Capers or professional tasters from all over the world are invited to the tasting. They evaluate the coffees according to a 100-point system, and after the final result follows the exciting auction, where buyers from all over the world struggle to buy some of the best coffees in the world.
CSC Certificate Approval
CSC stands for “Certified Specialty Coffee” and is an Italian standard that guarantees that the coffee you drink is of the highest quality. The CSC association was born on the basis of the experience and passion of a group of roasteries who all burn for the same purpose, to promote the culture of quality coffee. The dream is that people choose their coffee based on taste and quality and not just on a simple habit.
To be approved for the CSC certificate, there are a number of strict requirements that must be met.
The examples include:
- The farmer must prove that he owns the land and all the machines used and that everything is ISO certified.
- He who exports the bean must prove that he himself has grown the coffee.
- Every harvest is reviewed and checked by the CSC Technical Commission to ensure the right quality.
- The farmer has to submit a sample of the crops for inspection every year.
- Each sample is shaken to make sample brews with it, called “cupping”.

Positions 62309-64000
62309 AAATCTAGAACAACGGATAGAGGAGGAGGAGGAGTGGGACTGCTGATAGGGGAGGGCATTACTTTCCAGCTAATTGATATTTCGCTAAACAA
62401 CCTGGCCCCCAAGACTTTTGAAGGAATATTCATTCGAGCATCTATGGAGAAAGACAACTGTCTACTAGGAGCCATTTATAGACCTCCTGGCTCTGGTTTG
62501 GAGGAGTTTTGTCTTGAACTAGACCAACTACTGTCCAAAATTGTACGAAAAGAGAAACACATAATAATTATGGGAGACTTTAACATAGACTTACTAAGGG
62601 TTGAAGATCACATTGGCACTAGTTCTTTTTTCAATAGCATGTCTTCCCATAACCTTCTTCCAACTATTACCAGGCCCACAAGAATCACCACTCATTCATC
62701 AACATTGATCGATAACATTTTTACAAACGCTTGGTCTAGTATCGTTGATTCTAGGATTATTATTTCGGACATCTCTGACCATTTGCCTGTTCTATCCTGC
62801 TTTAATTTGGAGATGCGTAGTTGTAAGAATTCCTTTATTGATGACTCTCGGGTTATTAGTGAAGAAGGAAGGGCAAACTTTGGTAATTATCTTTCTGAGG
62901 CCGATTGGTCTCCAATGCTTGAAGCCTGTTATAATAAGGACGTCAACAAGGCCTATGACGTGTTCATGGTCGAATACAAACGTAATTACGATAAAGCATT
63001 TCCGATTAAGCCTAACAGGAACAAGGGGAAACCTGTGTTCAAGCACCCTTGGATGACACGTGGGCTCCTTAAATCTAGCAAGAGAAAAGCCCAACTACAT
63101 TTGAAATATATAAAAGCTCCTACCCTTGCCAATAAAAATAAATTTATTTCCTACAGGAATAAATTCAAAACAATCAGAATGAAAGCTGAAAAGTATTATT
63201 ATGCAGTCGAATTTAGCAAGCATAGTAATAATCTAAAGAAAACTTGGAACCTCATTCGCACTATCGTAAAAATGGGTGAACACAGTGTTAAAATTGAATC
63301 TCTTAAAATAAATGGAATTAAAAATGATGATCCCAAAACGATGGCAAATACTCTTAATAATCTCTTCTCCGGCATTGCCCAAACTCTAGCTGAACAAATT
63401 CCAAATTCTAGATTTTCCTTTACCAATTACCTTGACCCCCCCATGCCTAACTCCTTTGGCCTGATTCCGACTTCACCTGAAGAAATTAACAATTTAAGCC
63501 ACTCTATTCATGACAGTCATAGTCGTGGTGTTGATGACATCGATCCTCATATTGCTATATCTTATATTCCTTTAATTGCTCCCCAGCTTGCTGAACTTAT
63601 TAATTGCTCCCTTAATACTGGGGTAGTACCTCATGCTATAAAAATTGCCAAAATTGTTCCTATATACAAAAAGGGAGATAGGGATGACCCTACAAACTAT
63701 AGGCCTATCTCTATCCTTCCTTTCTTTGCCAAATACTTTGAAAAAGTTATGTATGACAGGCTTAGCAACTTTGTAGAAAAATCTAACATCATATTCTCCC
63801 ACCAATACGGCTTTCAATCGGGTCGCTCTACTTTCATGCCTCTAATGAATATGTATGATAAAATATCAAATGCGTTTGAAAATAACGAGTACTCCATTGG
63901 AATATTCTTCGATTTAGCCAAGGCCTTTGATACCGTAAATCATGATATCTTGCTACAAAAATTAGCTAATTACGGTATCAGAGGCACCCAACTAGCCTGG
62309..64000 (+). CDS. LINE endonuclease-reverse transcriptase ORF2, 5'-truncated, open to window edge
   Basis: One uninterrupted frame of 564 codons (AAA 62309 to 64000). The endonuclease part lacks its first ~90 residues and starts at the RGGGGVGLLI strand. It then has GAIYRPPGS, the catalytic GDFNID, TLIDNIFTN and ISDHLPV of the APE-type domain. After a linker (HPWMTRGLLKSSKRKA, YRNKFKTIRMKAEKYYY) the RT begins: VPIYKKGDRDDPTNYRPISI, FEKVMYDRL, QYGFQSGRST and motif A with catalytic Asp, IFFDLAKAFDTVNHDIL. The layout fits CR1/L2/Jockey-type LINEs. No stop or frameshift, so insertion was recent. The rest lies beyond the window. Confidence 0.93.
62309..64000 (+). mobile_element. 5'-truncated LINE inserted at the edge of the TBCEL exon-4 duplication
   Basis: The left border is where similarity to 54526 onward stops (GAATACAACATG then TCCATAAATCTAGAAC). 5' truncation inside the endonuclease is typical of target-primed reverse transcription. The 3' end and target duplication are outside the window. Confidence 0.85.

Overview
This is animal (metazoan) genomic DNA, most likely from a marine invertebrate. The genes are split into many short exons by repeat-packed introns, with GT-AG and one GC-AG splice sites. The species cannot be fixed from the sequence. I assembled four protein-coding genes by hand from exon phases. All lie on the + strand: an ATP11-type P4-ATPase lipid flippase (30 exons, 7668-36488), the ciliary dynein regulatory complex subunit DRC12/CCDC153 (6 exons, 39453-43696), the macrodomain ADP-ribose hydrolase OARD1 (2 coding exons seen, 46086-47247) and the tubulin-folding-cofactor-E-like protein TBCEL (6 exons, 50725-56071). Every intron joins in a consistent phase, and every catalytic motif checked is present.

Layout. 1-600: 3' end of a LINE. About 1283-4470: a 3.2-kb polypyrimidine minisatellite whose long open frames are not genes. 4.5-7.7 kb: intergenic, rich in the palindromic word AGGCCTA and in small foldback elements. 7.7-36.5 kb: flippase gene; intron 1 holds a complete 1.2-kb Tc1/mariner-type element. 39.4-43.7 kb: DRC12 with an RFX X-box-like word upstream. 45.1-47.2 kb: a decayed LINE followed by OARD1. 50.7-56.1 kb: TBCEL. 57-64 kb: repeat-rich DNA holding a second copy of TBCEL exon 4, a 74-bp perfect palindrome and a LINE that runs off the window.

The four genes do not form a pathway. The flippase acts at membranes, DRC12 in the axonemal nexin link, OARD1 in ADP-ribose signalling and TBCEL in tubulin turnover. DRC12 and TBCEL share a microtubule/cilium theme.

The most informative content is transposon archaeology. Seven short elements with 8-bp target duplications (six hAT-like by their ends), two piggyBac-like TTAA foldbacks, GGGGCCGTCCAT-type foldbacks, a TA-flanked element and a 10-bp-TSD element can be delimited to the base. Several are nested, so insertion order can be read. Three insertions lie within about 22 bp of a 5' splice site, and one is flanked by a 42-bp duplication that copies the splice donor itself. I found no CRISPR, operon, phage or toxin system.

- When the roasteries order a consignment of CSC certified beans, they are tested during transport and when they arrive.
- The roasters must, through a wide range of tests, document that the beans are roasted, mixed and packed according to the applicable requirements.
- In addition, there are requirements for all stages of production and how it is shaken, mixed and packed.
Subsequently, all CSC-certified coffee bags have a unique CSC label numbered and provided with a foraging unit that guarantees that the bag contains only CSC coffee beans.
Currently, the CSC certificate is only given to 11 roasters in the world.
Single- and two-estate means that the beans for the individual roasting come from only one or two farms. In short, you can tell exactly which field and farm the coffee comes from.
How is Specialty Coffee Grown?
Instead of huge corporations, specialty coffee is primarily a product of the family business.
Every farmer and his team put in a lot of effort to achieve quality end products.
As we said, it requires absolute dedication and constant motivation from the very beginning. It’s important to choose the right terrain and assess the environmental conditions so that you can grow the best possible coffee for these conditions.
The quantity produced in most cases is not more than 500 kg, and the micro-lots are from 20-40 kg.
Ordinary coffee is grown in huge quantities and therefore the demand for high quality is not of paramount importance. Growing is automated and uses pesticides and fertilizers, which are unlikely to bring many health benefits to consumers.
Therefore, the growth factors are also quite important.
How is Specialty Coffee Picked?
Specialty coffee is almost always picked by hand.
Each farmer has his own rules for the color and type of coffee fruit, which must be strictly followed by pickers.
This is extremely important, as underripe or overripe fruit can affect the taste of more sour or bitter.